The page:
Did you take a photography class in college? If you are like me, that means you spent a lot of time in a darkroom trying to get a perfect image. Needless to say, photography has changed a lot in the last few years. I would never consider teaching my middle school students how to develop film, but with all the digital photo apps available, I love using photography in my classroom.
If you want your students to focus on telling a story with their photography then PicTapGo might be the app you are looking for.
This app really is as simple as it sounds. You take a photo or “pic,” you “tap” to add filters and edits, and then you “go” send your image to another social media site or save it to your phone. I love that this app learns your preferences and will save them as your personal “recipes” to use over and over. It doesn’t come in an Android version yet, but according to their Facebook page, it’s coming.
Get it Here: Apple
If you want your students to create a collection of images, then PicCollage is the app for you.
This app allows you to select a group of photos and combine them in many different ways. You can change filters, borders, and more to get the exact look you want. You can even add stickers and text. The app is super easy to use, it is FREE, and it is available for Apple and Android. We used this app last year for our “elements of art photo hunt.” Here is an example of one of my student’s images.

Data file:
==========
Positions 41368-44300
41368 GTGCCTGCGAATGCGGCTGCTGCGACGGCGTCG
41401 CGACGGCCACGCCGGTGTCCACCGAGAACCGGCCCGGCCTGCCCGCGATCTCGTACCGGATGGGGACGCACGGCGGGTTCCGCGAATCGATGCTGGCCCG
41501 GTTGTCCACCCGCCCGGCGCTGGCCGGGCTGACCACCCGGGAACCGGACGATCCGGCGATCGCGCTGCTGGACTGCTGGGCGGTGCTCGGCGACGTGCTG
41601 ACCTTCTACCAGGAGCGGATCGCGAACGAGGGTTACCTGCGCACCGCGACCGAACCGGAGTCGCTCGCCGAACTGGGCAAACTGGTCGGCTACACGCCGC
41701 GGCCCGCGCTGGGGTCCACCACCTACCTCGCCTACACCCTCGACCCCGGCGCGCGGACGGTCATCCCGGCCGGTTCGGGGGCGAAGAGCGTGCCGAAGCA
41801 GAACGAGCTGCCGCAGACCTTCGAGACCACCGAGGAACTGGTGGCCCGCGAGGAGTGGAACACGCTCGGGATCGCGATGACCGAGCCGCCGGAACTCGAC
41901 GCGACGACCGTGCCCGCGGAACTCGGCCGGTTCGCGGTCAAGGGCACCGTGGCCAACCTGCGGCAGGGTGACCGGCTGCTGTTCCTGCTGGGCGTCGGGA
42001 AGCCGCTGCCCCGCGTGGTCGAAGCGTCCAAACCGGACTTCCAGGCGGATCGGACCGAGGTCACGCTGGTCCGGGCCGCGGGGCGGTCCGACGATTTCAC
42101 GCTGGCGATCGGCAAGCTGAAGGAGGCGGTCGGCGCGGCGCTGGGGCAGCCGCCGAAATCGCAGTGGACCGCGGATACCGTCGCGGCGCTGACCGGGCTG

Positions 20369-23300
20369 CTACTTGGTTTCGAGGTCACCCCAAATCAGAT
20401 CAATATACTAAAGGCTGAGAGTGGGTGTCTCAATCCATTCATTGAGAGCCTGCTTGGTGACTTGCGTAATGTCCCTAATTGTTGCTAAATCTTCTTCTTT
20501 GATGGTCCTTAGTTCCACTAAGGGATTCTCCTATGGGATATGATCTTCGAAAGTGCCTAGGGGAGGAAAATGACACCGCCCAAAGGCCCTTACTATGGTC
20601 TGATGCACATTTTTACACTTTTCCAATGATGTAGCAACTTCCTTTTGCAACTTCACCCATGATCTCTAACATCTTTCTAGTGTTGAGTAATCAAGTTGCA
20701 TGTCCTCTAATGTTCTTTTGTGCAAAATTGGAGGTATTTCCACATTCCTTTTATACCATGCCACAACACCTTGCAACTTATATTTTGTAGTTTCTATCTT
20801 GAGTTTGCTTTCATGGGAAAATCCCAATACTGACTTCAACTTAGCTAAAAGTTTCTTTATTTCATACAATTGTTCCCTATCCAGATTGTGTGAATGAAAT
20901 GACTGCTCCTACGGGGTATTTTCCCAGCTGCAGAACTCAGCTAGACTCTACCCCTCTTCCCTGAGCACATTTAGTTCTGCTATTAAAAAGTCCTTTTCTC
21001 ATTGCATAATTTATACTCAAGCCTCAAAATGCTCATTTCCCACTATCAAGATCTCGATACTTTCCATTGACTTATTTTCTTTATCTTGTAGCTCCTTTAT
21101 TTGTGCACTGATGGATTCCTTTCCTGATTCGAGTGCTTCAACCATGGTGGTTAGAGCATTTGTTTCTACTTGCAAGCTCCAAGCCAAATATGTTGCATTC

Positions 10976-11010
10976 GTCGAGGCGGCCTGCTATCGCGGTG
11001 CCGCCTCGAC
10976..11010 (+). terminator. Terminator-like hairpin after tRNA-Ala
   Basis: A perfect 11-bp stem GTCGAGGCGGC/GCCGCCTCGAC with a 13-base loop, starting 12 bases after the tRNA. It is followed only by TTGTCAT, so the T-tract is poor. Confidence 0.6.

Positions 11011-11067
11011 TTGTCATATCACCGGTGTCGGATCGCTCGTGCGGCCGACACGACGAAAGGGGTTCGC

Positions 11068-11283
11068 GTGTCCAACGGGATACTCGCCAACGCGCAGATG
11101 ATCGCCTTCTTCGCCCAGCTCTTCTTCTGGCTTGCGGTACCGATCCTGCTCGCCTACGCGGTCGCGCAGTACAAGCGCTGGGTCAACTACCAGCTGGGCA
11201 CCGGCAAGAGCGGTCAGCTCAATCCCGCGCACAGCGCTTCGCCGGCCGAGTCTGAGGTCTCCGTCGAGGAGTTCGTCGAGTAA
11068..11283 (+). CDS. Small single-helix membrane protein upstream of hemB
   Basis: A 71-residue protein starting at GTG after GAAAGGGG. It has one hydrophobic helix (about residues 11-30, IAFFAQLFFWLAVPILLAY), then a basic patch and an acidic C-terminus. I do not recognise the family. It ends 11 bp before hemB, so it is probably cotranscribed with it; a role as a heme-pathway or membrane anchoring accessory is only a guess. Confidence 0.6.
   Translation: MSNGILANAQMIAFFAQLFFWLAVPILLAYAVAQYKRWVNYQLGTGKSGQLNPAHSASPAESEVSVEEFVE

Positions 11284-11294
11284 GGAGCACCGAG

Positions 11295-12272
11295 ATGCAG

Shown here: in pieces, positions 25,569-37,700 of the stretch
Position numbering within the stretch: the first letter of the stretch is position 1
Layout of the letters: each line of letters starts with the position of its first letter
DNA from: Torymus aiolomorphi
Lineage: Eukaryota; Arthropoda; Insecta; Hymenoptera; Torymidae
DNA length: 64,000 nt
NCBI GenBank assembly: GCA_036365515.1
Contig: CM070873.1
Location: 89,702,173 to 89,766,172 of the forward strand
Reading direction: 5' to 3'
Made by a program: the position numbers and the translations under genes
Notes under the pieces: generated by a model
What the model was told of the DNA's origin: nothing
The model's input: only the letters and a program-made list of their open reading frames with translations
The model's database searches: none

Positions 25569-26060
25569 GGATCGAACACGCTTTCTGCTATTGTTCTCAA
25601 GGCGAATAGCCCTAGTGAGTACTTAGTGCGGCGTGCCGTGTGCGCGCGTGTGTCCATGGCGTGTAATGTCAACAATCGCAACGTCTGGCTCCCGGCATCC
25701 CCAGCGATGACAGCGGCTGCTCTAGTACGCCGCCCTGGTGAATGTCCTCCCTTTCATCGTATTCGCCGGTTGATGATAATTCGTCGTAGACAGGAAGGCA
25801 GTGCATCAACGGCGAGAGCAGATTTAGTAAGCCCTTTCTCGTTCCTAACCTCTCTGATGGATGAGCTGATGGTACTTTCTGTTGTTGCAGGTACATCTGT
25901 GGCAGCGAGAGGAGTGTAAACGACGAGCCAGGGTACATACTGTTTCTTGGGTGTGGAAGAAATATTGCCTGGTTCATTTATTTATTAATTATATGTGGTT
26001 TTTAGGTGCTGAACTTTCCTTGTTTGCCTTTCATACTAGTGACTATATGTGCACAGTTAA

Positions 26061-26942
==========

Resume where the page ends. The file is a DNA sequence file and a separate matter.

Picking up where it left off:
The app is so easy to use that the whole lesson was taught in one 47-minute class period. Check out their website to learn more.
If your students are more advanced and starting to focus on lighting and composition, then I recommend Snapseed or VSCOcam.
Both apps take a little more time to learn to navigate, but what they offer is worth the extra 20 minutes.
You can check them both out and make a choice for yourself. Both are available for your Apple and Android devices and both are FREE!
Get Them Here
Finally, Instagram. Most of us have heard of this app and a lot of us probably already use it.
Instagram is an app that lets you quickly take a photo, edit it, and upload it to social media or share in private messages.
Instagram is great for a quick snapshot of what is happening in our classrooms, but we can use it for more. Check out this blog post where Erin Klein’s second graders created imaginary Instagram accounts for their book characters. I see a meaningful art history lesson in the making!
Why not have your students use Instagram and snap a “what I did in class today” photo? It would make for an effective and easy advocacy piece for your artroom.
Finally, what if we offered our students a hashtag challenge like Jimmy Fallon does every week? Have your students complete the challenge and upload their Instagram images showing how they answered the challenge. If you don’t have it yet, download it now!
Get it Here: Apple / Android
Even with all these lesson ideas, don’t forget the inspiring artists who work with photography. Photographers range from Dorothea Lange and her Migrant Mother to David Hockney and his photo collages to all the modern artists featured on Colossal’s photography section.
The truth is that photography is becoming more and more an everyday part of our students’ lives. As creative art teachers, we can easily incorporate their piqued interest into our lessons. No matter which apps you use or how you incorporate photography in your classroom, give it a try.
How do you use photography in your classroom? What apps do you recommend?
Do you have a favorite photographer you like to teach your students about?